In 1992, infamous fashion designer, model, performance artist and Taboo club promoter Leigh Bowery formed the band Minty with friend, designer Richard Torry, wife Nicola, and promotor and performer Matthew Glamorre.
Bowery was a massively influential pop art icon and experimental performance artist; his very existence has left a huge legacy upon popular culture. Minty was his musical vehicle to bestow his unique brand of art performance onto the world.
To mark 25 years since Leigh’s passing Minty are re-releasing their renowned 1997 album Open Wide on 3rd July preceded by their classic controversial single Useless Man today with a new mix from Boy George and the long lost Original Minty Mix. The single and album will be reissued in a collaboration between original label Candy Records and The state51 Conspiracy accompanied by a brand new anarchic animated video directed by Richard and Matthew themselves. The video continues Minty’s reputation of sticking it to the establishment, and is right up Rockshot’s strasse.
Inheritors of the Post Punk and New Romantic club scene, Bowery and crew led a vicious and uncompromising charge into challenging not only values and morality but celebrity culture itself. At a time before the internet, it was scandalous talk and sensational press articles that brought the band to the attention of the authorities.
Their famously avant-garde and shocking onstage scatological, blood and gore performances prompted The Sun ‘newspaper’ to describe them as the “sickest band in the land” – a statement of which Leigh was immensely proud.The UK’s draconian, indecency and public licensing laws at the time soon led to bans, legal action and police raids at venues. Useless Man opened every show, Leigh, a huge figure in floral dress, face mask and wig heaved his way onstage and belted out the lyrics over a throbbing live rock band. He stomped and boomed across the stage never missing a beat.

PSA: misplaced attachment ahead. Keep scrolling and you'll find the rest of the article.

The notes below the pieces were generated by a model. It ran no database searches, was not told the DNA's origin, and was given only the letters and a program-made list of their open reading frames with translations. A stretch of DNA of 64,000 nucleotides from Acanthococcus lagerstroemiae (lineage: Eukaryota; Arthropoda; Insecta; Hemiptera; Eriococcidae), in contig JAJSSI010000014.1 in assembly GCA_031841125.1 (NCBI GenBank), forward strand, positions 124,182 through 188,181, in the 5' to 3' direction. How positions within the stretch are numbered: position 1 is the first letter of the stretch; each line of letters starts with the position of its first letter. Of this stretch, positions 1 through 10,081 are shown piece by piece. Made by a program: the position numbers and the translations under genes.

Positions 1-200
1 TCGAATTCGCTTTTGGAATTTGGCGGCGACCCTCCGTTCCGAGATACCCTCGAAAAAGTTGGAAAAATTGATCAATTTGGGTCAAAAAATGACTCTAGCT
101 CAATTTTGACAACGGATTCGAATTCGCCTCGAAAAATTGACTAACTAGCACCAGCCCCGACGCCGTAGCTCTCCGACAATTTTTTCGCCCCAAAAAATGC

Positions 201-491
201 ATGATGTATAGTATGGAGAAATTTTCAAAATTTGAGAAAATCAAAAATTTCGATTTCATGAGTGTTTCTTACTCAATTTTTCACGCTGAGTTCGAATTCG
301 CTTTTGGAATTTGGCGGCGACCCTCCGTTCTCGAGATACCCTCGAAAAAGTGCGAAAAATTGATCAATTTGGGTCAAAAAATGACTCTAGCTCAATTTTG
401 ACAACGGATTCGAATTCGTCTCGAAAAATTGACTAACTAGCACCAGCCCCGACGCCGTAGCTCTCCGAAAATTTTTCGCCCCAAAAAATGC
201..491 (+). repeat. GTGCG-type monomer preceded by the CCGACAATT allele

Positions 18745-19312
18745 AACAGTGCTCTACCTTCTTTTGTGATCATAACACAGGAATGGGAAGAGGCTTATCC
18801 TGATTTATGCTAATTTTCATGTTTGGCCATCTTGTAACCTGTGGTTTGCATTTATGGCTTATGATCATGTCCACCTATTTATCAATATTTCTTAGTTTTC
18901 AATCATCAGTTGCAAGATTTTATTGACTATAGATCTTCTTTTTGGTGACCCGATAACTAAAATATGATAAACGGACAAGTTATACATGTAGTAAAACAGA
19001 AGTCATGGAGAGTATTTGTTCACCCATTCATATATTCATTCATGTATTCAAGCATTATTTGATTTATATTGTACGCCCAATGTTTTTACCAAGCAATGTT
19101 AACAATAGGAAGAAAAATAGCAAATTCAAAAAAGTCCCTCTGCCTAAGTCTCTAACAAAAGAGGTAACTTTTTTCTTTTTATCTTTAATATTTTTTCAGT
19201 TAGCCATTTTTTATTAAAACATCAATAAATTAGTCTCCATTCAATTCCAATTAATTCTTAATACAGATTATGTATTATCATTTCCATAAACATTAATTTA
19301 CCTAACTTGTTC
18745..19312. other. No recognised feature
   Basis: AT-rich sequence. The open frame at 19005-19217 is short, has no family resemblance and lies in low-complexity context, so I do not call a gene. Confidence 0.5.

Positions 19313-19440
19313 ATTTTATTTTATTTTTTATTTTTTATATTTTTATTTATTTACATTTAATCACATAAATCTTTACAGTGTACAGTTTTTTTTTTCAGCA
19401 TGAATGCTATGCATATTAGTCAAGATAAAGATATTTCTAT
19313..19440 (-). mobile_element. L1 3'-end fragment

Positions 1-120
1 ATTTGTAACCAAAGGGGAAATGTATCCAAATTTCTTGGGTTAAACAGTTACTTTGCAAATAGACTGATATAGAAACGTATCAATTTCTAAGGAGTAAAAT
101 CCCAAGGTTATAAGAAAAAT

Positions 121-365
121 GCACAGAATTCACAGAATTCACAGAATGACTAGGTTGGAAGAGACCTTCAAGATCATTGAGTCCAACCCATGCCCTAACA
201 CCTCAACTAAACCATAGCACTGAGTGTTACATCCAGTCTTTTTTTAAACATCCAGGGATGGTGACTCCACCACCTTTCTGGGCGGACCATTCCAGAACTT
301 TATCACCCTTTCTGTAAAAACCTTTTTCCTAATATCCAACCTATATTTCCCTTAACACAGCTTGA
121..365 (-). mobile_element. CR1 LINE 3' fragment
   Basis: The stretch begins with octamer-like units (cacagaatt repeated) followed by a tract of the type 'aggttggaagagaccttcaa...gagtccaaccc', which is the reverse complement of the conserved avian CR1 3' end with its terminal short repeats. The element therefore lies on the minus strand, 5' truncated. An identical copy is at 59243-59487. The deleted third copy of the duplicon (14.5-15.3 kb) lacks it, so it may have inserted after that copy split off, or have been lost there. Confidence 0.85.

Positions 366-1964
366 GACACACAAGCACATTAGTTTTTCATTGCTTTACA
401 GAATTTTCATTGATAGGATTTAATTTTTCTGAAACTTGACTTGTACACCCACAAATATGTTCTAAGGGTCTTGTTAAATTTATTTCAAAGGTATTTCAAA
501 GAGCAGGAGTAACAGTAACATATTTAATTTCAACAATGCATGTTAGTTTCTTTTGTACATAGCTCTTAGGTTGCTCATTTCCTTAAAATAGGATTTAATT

At the crescendo he hauled himself onto a table, laid back and ‘gave birth’ to Nicola in a shockingly graphic performance of which Boy George, who had seen it many times, said that it “never ceased to impress or revolt.”
In November 1994, Minty began a two-week-long show at London’s Freedom Cafe, audience members included Bjork, fashion designer Alexander McQueen and artist Lucien Freud, but it was deemed too shocking and Westminster City Council closed down the show after only one night.
This was to be Bowery’s last performance. On New Year’s Eve 1994, the nightclubs, parties and discos of London froze in shock as news of the death of Leigh Bowery swept through the city and then the world. The legendary club freak, aesthete and iconic performance artist had gone.
However, Bowery and his conceptual art and creativity live on as the remaining band members continued his legacy under the leadership of Nicola Bowery and Matthew Glamorre: playing live shows and even supporting Pulp, at their request, on their Common People tour of 1995.
Their album Open Wide was released in 1997 with the same aesthetic fierceness and artistry of which Bowery would be proud. The album was started in a period of great excitement when the bands notoriety was climbing – but the actual writing and production was dramatically truncated by the personal and cultural trauma of Leigh Bowery’s sudden death.
Abandoned then re-discovered, further writing and recording took place throughout the grieving and reflecting process. Matthew describes the creation of the album as “Part primal scream therapy. Part death disco. Part belly laugh at the absurdity of it all.” The album was received as ground breaking and was described as “a New Wave masterpiece – the long lost conclusion of Post Punk “ by DJ and S-Express front man Mark Moore . It has also been quoted as inspirational by both Lady Gaga and Marilyn Manson.
Useless Man has become part of the soundtrack to the underground music and art scene playing on indie/ alt/ queer dancefloors across the globe. The flame lives on.
Bowery and Minty have undeniably influenced artists, musicians, comedians and designers across the decades and continue to do so: their music, now available in contemporary digital formats, further cements their place in the history of art and culture.